Meanwhile Jayes targeted the weapon stand and Sgt. Aim fired a high-speed grenade which silenced it. Afterwards there were no sounds at all.
“Back out and around to the west,” Eddie whispered over the net. He’d already decided not to even investigate the Lizards. “We’re gone from here.”
They were times you took your luck and didn’t push it any further.
“Ships, Captain,” Jayes reported. “I’m seeing half a dozen ships blasting off. Looks to be theirs.”
“Range?” Eddie was wide awake. He thought they’d been finally caught by the rest of the Lizard team they’d killed earlier. There’d been almost no ships heading up to space since the opening days of the war: anything airborne invited instant attack. “If they’re breaking cover, then prepare for incoming missiles.”
“Ten klicks. Already tracking sixty inbounds.”
“Under cover!” Eddie shouted.
“Enemy is firing counterbatteries.”
Ducking under the edge of a concrete slab, tilted upward at a crazy angle‑-impossible to tell if it’d been meant to be floor or wall‑-Eddie pulled out a hand screen and looked at the remote’s view of the battle. Over a hundred streaks of light showed the enemy’s outgoing missiles. Two more brilliant lights of escaping spaceships. And then one bright streak inbound and the camera image burned in whiteout: those last two ships were probable kills.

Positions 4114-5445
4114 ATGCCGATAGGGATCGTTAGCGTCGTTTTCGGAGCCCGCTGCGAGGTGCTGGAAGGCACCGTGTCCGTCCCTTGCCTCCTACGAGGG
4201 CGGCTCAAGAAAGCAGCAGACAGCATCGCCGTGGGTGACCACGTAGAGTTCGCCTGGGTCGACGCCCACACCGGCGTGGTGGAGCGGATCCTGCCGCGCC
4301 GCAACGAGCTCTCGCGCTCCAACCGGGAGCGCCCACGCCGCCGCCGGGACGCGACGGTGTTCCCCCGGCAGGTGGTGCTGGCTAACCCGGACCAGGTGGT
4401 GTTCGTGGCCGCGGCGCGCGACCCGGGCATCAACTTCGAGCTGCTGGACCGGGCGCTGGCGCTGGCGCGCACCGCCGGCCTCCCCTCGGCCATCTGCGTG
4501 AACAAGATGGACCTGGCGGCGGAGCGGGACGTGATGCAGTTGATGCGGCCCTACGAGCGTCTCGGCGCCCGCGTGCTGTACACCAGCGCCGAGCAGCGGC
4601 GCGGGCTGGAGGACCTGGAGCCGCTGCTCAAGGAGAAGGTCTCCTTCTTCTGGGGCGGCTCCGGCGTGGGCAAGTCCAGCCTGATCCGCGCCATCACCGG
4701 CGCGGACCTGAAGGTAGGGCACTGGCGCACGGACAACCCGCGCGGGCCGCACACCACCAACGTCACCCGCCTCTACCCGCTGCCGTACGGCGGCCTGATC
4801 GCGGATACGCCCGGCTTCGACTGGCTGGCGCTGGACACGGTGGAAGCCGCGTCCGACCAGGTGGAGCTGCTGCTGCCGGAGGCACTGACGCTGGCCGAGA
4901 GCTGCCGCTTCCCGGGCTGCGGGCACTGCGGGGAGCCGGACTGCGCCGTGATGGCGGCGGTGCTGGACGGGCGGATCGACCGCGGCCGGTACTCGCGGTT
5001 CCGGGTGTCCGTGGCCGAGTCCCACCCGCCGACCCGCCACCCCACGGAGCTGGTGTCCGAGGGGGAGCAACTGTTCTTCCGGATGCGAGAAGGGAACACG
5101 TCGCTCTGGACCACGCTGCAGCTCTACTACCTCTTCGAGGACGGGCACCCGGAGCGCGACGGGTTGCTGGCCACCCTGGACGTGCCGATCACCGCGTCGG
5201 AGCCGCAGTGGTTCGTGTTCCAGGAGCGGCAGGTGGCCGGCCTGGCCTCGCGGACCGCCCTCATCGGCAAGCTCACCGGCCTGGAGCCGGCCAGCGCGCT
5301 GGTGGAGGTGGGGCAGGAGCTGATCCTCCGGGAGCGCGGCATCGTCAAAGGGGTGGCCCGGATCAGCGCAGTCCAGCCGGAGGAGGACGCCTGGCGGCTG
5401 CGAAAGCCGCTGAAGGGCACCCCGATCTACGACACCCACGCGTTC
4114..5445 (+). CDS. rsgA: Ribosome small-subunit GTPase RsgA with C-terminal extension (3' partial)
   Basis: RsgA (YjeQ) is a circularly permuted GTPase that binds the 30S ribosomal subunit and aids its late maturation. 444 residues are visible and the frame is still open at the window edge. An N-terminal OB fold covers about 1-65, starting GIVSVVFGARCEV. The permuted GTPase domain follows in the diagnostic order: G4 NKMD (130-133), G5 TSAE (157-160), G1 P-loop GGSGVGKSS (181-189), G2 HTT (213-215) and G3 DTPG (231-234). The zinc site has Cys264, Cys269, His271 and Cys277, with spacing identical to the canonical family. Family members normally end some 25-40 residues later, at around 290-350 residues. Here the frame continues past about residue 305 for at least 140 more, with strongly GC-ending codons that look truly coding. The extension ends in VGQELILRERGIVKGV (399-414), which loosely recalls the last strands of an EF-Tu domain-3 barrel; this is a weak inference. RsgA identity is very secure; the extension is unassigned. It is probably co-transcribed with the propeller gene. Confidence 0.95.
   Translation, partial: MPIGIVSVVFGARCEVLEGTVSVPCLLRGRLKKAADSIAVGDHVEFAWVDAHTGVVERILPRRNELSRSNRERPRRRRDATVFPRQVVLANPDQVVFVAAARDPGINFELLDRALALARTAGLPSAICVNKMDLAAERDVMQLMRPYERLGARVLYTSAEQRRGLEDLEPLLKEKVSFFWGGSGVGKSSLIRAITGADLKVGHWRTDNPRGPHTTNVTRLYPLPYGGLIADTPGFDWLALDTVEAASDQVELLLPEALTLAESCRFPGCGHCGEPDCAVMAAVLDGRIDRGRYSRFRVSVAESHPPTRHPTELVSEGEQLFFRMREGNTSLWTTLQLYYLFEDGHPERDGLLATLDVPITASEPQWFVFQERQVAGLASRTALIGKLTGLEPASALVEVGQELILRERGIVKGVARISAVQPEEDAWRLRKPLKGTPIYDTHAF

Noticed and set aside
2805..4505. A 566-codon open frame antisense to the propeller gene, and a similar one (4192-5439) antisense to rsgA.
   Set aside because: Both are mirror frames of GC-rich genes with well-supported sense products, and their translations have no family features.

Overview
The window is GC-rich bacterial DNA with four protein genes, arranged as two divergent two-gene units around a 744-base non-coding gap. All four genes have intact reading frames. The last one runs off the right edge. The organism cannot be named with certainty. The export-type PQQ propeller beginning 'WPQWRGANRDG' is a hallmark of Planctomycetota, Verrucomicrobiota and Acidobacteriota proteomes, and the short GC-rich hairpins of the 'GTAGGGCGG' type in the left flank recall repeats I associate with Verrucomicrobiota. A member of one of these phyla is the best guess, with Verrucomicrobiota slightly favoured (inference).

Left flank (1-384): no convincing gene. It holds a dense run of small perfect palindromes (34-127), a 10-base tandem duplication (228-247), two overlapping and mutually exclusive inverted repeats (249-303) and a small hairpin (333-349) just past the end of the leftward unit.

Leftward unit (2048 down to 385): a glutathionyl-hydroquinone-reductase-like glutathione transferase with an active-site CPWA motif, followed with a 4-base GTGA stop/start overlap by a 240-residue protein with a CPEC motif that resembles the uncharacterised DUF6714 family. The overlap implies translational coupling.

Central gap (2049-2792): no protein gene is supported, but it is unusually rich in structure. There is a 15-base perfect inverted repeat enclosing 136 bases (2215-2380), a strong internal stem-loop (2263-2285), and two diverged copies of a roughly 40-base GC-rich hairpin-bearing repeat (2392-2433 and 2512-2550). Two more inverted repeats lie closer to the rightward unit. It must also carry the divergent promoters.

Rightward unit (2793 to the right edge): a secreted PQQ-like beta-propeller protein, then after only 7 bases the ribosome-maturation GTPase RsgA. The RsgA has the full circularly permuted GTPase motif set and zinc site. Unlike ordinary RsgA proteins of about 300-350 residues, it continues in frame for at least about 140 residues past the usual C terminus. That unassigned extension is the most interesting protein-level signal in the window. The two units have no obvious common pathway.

“Nuke!” Eddie hollered as the scanner beeped. Then the ground shook. And shook. Again and again and again.
They had no good intel. They’d been walking right into a Lizard landing zone, and they hadn’t known. He hadn’t known. Eddie pulled his shock jacket tighter as he tucked his head into his chest as far down as he could.
“He was in the rubble hole next to mine all night,” Jayes said.
“Lieutenant‑-do your men go solo?”
“No, captain,” Lt. Coker said reluctantly. “Nothing like that.”
“Quarter this territory,” Eddie said, sketching a box on his knee pad which overlaid on their eyeshield map displays. “Scan for any sign; report back in five minutes.”
No one said deserter, but Eddie knew his people were all thinking it. And he saw Rhonda’s face when she looked at the lieutenant now. They were back down to five again, but it was the wrong five, and she blamed the lieutenant.